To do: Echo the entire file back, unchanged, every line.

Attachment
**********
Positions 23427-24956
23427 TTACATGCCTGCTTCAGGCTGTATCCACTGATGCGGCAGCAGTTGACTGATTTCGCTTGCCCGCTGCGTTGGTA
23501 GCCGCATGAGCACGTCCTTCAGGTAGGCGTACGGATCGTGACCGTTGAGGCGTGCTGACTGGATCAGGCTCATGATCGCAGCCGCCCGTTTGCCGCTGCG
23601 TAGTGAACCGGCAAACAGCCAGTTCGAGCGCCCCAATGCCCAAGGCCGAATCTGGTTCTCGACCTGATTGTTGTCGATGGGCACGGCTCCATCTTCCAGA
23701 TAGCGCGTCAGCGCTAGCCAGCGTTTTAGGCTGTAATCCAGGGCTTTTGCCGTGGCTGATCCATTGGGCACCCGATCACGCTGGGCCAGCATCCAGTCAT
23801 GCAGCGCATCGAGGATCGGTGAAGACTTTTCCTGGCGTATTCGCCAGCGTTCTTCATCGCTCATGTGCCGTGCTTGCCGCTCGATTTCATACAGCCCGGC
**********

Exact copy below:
Positions 23427-24956
23427 TTACATGCCTGCTTCAGGCTGTATCCACTGATGCGGCAGCAGTTGACTGATTTCGCTTGCCCGCTGCGTTGGTA
23501 GCCGCATGAGCACGTCCTTCAGGTAGGCGTACGGATCGTGACCGTTGAGGCGTGCTGACTGGATCAGGCTCATGATCGCAGCCGCCCGTTTGCCGCTGCG
23601 TAGTGAACCGGCAAACAGCCAGTTCGAGCGCCCCAATGCCCAAGGCCGAATCTGGTTCTCGACCTGATTGTTGTCGATGGGCACGGCTCCATCTTCCAGA
23701 TAGCGCGTCAGCGCTAGCCAGCGTTTTAGGCTGTAATCCAGGGCTTTTGCCGTGGCTGATCCATTGGGCACCCGATCACGCTGGGCCAGCATCCAGTCAT
23801 GCAGCGCATCGAGGATCGGTGAAGACTTTTCCTGGCGTATTCGCCAGCGTTCTTCATCGCTCATGTGCCGTGCTTGCCGCTCGATTTCATACAGCCCGGC